My interaction with PC Tools software products has been limited to endorsements and usage of their free ThreatFire product.
ThreatFire provides a heuristic-based level of anti-virus/anti-malware protection that isn't dependent on DAT file signatures for detection of threats. Instead, it monitors processes and their activity. If suspicious behavior is caught, it halts the activity and alerts the user to assess the threat and then either allow or block the action. Kinda like having an intelligent internal software firewall.
There are many other programs (free and $) that provide a similar method of protection (AntiHook ($), DefenseWall HIPS ($), WinPatrol (free/$), ProcessGuard ($), and Prevx 2.0 ($) to name just a few).
A number of them are incorporated in other Anti-Virus (AVG Free 8's "Resident Shield" and Comodo Firewall Pro's "Defense+" come to mind). However, I generally disable these when so "bundled" if possible and rely on a more compartmentalized approach. My reasoning is based on a tiered security ring model. If one security application program were to become compromised or shut down, other independent security programs might remain un-breached and able to detect the threat. It's no guarantee, and puts a bit more strain on my system RAM and CPU cycles, but it has worked well for me to this point.
ThreatFire provides this type of protection to my systems, is very light on resources and not only provides real-time monitoring of threat activity, but also (as I learned this week poking around in it) actually can do manual and scheduled scans of the systems, including detecting rootkits!
But this post isn't about ThreatFire, it is about what I found exploring the public PC Tools laboratory
Hello? Dr. Frankenstein?
My adventure started innocently enough. I was doing some background research for my post Keeping an Eye on Malware where the PC Tools CEO was alleged to have made some smack comments towards fellow security product companies.
in doing so I was clicking around the PC Tools Software website looking for a press release that might have a company response to the ruckus.
While I didn't find what I was looking for, under the "Company" link, buried amongst the Career and Press Room links I found a little link simply called "Labs".
Hoping just to find a PC Tools blog site that might have some good security-news angles, I instead found a mother-lode of clever freeware security utilities, not quite ready (by PC Tool's standards I guess) for prime-time.
The PC Tools Labs Freeware Offerings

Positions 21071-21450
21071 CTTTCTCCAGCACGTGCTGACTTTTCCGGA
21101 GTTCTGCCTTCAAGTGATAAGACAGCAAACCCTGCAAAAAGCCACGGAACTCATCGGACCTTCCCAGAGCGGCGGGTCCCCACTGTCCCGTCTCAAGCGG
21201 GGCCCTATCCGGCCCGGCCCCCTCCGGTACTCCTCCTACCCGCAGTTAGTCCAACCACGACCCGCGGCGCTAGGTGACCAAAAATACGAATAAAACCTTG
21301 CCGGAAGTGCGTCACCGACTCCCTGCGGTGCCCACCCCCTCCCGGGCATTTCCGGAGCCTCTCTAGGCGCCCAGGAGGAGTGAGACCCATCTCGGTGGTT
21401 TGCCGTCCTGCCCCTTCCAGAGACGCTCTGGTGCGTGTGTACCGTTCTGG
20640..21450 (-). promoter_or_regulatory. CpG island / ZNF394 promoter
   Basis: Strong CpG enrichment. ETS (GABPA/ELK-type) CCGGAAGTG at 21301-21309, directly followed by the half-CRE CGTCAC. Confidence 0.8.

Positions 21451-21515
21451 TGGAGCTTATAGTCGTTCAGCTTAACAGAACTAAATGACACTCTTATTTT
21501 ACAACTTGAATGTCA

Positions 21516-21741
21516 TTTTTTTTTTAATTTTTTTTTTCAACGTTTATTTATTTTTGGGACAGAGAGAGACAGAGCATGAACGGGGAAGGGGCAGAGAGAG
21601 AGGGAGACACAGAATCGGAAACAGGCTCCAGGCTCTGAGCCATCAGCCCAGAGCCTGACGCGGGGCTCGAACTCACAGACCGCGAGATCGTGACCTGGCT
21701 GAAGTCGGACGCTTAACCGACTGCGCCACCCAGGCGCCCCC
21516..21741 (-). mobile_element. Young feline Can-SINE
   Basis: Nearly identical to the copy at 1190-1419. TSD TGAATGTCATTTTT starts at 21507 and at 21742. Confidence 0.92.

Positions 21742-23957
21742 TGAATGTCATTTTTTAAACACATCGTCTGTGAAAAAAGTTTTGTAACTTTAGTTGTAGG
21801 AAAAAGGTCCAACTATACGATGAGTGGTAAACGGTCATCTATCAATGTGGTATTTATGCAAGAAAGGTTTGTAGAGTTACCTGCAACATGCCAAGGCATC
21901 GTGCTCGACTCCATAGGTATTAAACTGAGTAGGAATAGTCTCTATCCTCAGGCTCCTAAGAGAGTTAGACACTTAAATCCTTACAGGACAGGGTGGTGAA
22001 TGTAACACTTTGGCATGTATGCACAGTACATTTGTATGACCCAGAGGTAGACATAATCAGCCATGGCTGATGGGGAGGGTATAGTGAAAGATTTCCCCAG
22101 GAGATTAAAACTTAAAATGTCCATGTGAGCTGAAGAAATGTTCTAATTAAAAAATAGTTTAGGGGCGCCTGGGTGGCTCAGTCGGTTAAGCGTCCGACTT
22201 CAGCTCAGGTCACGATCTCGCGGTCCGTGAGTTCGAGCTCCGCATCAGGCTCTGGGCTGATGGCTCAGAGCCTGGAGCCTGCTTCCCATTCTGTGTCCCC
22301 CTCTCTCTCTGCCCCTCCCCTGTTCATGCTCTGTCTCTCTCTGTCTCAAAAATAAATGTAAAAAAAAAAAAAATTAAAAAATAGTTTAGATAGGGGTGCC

PC Tools describes these Lab Creations of theirs thusly:
PC Tools Labs showcases some of the projects that are currently being explored by our Research and Development teams.
At PC Tools we are constantly researching and creating new technologies and applications with the goal of providing our users the best anti-malware and system utilities in the industry. Some of these creations may only have specific uses or be too technical for every-day use, therefore would normally not be released to the public.
This page previews some of the projects and research that PC Tools is involved with. You can even download some of the tools that have been developed by us and are used internally by our research staff. Feel free to browse through our projects and participate in discussions or send in your suggestions via our Forum.
Before using any of these tools please read the instructions as some of these tools are very powerful and could potentially damage your system if not used correctly.
Downloading and using software from this Web Page is subject to the disclaimer below and the EULA for the software.
Clearly a warning to be heeded....so I immediately decided to play with them!
- Browser Defender - This is a toolbar (ughh!) that displays ratings for sites as you surf the web. It pre-checks the URL links against their servers and returns a safety rating. Nice and good in theory, I've already fussed about "security" toolbars as have others, and there are other link-scanners that I think are less intrusive.
- Threat Expert - It's not so much a software application as a threat-analysis center. It collects information from a variety of sources and after analysis, provides a report of the object behavior. The website doesn't immediately provide the "utility" to visitors, instead it shows a number of threat categories with items ranked accordingly. You must scroll down to the bottom of the page to find the true gems: the ability to submit samples from your desktop or scan your PC for threats. Also linked are the aforementioned ThreatFire page and the interesting ThreatExpert Blog covering automated threat analysis. The sample submission tool is actually a mini-app called rightly enough, the ThreatExpert Submission Applet which is a standalone tool to upload files for review and report generation. There is also an online submission form available.